Why You Think You Can't Learn That (Before You Even Try)

Attaching importance, danger, and anxiety:

Making a big deal out of things is part and parcel to the human ego, so the bigger/more inflated/damaged the ego, the more the person will do it.
Because of this, younger people often get the impression from older people that many things are much, much more difficult to learn or to do than they really are; that certain kinds of people or certain individuals are much more "important" than others, and that methods, ideas, beliefs and stereotypes are absolutes that are engraved in stone. It can also cause dramatic envy issues, where people compete for "importance", attention, credit, and position.

On one hand, a young person can believe that something is too hard for them to learn how to do, or too scary or dangerous to even try. Many around them in such groups will encourage these beliefs, because it keeps that young person as a "less important" person, which means that other people are automatically"more important". On the other hand, another young person can make a goal out of "becoming" one of these "very important people" that do "very important" or "very difficult" things. So in the same family or community, one child may be afraid to even try to learn to play the piano because people are making it out to be such an extremely difficult skill for just an "average person" to learn, and another child will set out to become a Piano Player Person because of the same people painting Piano Players as "Smart/Very Talented/Important People". In the same group, another child will hide their piano-playing ability because people around the child project the assumption onto them that the child is ONLY playing the Piano to get attention and LOOK IMPORTANT.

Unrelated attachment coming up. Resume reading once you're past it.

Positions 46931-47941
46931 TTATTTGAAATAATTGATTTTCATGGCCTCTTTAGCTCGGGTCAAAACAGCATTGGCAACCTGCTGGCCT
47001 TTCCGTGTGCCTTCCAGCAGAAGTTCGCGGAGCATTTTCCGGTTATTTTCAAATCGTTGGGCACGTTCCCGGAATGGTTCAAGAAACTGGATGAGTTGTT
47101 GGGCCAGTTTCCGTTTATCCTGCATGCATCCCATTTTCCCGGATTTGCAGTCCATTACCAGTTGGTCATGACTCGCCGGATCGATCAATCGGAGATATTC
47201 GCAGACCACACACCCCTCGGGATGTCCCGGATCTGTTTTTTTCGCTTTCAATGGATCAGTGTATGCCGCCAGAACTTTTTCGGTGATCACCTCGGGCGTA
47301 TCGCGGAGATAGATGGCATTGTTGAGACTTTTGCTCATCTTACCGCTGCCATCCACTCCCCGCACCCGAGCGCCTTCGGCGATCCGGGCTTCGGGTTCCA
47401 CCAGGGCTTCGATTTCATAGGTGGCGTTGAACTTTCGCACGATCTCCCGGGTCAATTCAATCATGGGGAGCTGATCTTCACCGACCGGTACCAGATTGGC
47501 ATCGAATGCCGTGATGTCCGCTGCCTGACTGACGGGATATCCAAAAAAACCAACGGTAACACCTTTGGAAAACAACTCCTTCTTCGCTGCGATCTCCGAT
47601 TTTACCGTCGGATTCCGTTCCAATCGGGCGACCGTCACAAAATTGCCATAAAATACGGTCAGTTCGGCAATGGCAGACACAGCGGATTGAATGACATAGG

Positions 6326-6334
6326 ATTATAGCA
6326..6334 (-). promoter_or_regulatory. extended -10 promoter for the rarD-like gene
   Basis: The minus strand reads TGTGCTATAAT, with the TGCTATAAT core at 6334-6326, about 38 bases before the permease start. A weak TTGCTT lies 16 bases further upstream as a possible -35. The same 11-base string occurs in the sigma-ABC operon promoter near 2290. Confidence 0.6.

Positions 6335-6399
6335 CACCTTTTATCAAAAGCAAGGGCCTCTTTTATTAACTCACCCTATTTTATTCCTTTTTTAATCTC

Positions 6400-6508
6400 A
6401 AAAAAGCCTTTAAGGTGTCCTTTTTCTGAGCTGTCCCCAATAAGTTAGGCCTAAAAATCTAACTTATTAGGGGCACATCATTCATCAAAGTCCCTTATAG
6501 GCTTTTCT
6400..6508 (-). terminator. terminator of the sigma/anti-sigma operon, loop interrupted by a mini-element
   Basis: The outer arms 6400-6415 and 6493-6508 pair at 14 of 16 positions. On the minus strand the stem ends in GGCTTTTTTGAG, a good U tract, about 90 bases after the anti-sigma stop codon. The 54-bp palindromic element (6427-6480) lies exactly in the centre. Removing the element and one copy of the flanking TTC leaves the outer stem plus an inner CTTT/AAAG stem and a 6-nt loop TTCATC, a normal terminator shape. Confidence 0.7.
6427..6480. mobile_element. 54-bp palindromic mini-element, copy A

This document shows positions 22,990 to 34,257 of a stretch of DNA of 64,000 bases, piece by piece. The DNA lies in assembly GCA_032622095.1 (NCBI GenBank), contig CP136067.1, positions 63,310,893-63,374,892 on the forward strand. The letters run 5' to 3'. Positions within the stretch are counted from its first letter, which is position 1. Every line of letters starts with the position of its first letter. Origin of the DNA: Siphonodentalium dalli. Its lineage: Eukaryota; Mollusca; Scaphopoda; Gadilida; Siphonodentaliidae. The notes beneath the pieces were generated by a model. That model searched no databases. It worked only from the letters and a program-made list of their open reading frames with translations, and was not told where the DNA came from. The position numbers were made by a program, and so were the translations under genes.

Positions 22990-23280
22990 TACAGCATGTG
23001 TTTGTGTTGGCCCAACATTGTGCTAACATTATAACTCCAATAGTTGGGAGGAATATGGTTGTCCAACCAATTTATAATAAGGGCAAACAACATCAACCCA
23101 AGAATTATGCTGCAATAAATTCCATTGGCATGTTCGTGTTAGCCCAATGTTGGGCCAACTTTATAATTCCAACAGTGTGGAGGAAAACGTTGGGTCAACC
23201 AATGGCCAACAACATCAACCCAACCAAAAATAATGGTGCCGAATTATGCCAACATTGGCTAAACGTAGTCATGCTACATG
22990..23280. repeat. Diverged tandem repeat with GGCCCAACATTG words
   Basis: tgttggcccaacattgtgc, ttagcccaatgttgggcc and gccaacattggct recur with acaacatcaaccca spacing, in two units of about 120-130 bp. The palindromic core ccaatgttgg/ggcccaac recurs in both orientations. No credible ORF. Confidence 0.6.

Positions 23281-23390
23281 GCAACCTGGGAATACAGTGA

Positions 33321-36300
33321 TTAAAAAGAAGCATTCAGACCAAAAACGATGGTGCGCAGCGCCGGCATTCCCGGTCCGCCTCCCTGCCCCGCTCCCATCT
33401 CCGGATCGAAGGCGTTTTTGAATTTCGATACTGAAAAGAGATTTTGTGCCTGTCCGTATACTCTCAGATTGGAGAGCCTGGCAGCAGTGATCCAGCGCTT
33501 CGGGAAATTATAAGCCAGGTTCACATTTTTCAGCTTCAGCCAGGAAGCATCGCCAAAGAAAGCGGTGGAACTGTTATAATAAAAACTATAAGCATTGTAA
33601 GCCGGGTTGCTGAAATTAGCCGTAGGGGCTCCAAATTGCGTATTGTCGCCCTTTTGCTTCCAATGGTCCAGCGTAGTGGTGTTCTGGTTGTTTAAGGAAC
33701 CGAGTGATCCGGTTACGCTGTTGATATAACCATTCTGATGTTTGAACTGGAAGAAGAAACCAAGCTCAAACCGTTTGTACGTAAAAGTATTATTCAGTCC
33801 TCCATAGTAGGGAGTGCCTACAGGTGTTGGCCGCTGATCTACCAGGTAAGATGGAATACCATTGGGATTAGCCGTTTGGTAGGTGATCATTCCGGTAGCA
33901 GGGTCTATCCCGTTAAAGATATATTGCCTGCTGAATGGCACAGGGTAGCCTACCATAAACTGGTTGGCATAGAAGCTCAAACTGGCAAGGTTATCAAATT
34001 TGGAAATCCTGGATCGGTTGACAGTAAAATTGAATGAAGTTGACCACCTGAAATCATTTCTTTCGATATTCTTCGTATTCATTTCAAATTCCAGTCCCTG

So one kid is afraid to try to play Piano because people imply that it's so hard (too hard for "normal" people, or for that child), another child is doing it ONLY BECAUSE people imply that only smart or important people can play the Piano, and yet another child is hiding their ability to play because people accuse the child of only doing it to LOOK smart, cool, or important. So the child who ends up getting recognized for playing the piano out of the three of them is not the one with the natural ability, or the one who finds it fascinating, but the one who really is only doing it to get attention. And that's part of the cycle: that child will project his or her own motives onto others in the future, and assume that others with love for music or natural talent are actually only playing music to get attention (like he/she is). The child does not know that everyone's motive for playing music is not the same, and may not ever learn that. So, those who play music with that person in the future will find themselves in an ego/power struggle. If that person becomes a teacher, he or she will compete with his/her own students, and project his/her own motivations onto them. That means the student with a very high natural ability OR fascination for music will be treated by this teacher as if they have an inflated ego and are trying to steal the "spotlight". The student who has an interest in learning piano will need to overcome the projections and implications that it will be "too hard" for them to do; many people don't get over this hurdle. And even if they do get over it at first enough to learn how, they still will have to keep pushing past more projections (you're only doing it for attention/you're not that good/you're not important enough to be a REAL piano player/you think you're better than other people) as time goes on and their ability improves.